We thought about naming this post, “You won’t believe what they are doing to old houses that should be destroyed?” but it felt too click bait, so we stuck with what you see up there. The impetus for this was a recent article by WIRED titled “Why Cities Want Old Buildings Taken Down Gently.”
The thing is, as it currently stands, whenever an old building needs to be demolished to make way for something new, the building is usually destroyed, and all the materials end up in the landfill. There is no incentive or obvious space for anyone involved in demolition to think about what to do with the discarded materials. According to the EPA, 45 million tons of construction material ends up in US landfills each year. At the same time, the cost of new construction material is at an all-time high, contributing to our country’s affordable housing crisis. But a lot of the material that ends up in landfills is not at the end of its life. This is material that can be reused. Kitchen sinks, toilets, carpets, cabinets, wooden floors. Not to mention a lot of metal that can be recycled and reused.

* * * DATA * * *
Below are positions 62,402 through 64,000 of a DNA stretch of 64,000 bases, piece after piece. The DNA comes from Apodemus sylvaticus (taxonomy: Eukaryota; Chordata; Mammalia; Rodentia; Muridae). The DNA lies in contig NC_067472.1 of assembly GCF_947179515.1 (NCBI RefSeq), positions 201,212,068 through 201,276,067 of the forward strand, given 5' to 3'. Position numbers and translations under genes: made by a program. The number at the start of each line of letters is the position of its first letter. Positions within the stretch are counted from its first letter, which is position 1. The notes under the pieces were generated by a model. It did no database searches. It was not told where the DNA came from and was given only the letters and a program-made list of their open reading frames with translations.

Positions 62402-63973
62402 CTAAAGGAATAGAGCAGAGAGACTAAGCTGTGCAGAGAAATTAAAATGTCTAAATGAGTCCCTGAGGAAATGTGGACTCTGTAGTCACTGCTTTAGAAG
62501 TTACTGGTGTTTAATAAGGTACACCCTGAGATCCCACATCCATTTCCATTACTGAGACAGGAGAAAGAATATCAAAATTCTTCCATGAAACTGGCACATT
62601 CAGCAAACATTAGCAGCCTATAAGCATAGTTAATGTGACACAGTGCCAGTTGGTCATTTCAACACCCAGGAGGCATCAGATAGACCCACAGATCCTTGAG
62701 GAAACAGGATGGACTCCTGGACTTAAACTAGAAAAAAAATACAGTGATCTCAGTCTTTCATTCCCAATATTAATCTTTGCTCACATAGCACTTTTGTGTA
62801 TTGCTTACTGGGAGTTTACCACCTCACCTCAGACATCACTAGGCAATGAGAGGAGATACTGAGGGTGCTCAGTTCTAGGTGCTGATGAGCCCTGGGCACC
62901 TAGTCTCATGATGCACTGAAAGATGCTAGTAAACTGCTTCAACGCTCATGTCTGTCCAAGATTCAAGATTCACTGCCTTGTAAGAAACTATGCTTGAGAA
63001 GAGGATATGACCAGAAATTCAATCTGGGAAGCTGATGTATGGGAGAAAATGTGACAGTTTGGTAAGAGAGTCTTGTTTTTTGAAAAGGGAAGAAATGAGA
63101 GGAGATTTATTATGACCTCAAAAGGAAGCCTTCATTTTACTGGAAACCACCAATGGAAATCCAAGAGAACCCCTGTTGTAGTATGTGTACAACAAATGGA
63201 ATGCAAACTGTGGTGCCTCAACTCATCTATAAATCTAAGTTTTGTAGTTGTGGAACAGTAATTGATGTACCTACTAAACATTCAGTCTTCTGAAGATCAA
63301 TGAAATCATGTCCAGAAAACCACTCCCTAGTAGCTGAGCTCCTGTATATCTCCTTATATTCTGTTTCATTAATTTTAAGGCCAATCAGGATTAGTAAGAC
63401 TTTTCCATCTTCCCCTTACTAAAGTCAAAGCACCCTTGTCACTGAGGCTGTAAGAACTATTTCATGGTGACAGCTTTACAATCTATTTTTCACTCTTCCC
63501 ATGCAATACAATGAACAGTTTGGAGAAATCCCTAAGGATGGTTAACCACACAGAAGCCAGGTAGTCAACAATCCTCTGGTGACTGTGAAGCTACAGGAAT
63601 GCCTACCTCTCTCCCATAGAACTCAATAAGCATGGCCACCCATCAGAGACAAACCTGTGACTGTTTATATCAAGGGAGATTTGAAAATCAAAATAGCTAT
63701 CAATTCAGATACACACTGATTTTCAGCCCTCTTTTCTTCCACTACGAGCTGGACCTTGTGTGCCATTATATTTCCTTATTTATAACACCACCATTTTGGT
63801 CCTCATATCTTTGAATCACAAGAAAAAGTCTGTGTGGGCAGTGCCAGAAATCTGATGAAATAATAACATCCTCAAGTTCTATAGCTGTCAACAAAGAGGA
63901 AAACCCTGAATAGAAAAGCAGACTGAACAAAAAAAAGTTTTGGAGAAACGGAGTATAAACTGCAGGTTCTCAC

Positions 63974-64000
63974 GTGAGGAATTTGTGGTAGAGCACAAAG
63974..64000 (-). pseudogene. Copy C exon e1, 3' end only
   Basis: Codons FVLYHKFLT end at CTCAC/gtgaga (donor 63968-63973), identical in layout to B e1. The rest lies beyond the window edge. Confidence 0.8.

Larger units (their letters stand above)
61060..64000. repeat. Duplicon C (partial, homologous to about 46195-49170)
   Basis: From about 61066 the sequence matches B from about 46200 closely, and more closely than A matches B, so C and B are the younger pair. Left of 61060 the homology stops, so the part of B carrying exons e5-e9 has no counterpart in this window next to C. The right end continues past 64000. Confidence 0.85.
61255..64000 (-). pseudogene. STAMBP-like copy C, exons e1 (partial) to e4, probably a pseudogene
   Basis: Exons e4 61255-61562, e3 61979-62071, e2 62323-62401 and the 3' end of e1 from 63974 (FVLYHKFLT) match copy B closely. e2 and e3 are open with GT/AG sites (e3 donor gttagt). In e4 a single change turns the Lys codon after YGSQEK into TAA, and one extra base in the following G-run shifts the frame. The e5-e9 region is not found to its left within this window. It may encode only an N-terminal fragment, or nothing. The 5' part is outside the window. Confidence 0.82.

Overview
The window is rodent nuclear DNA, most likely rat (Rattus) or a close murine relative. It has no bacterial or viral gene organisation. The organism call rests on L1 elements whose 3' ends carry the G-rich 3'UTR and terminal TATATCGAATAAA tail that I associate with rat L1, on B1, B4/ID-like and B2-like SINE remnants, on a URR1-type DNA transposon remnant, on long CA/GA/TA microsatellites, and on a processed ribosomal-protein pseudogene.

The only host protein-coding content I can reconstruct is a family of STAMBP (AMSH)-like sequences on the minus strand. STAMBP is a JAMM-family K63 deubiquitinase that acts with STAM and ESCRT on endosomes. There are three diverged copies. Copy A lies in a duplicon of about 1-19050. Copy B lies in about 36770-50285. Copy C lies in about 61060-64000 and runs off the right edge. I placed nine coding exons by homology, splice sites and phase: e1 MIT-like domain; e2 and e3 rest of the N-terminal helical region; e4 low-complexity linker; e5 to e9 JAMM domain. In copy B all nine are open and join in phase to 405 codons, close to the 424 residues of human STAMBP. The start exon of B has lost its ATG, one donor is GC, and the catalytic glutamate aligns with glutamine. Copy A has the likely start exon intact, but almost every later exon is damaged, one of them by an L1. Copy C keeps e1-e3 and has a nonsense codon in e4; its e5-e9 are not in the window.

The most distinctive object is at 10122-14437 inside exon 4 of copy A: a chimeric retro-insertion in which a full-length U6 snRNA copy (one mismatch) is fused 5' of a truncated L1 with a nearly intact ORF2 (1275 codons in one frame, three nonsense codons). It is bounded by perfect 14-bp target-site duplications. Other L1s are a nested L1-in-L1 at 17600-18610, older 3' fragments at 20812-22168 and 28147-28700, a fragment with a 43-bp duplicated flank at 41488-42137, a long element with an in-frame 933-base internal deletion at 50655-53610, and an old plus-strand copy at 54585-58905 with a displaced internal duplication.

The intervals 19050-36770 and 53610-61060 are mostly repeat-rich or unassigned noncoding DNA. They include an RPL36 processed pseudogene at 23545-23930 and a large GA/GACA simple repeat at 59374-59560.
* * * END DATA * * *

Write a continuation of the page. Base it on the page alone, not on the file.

But there is another option, and it is called deconstruction, in which a crew takes apart the building by hand making sure to save materials that can have a second life. These are oftentimes pieces with cultural or material significance – first growth wood that is no longer available in the US, or metal railings made in the early 1900s. These materials can then be resold for other projects or reincorporated into the new building. Luckily, some people are taking notice, and cities form Palo Alto to Baltimore are adopting deconstruction policies which, as the WIRED article states “is a green alternative to demolition, sending up to 85 percent less material to landfills”. So here we have another option that is environmentally friendly, can help to reduce construction cost, and creates jobs for people who deconstruct homes. It is a win-win-win. However, as it currently stands, not too many people are aware of the opportunities, and there is still a labor shortage which makes it difficult to find crews trained in deconstruction. However, with the continuing rising cost of construction materials, we see a bright future in reuse and in using one-of-a-kind pieces with history in our newer homes.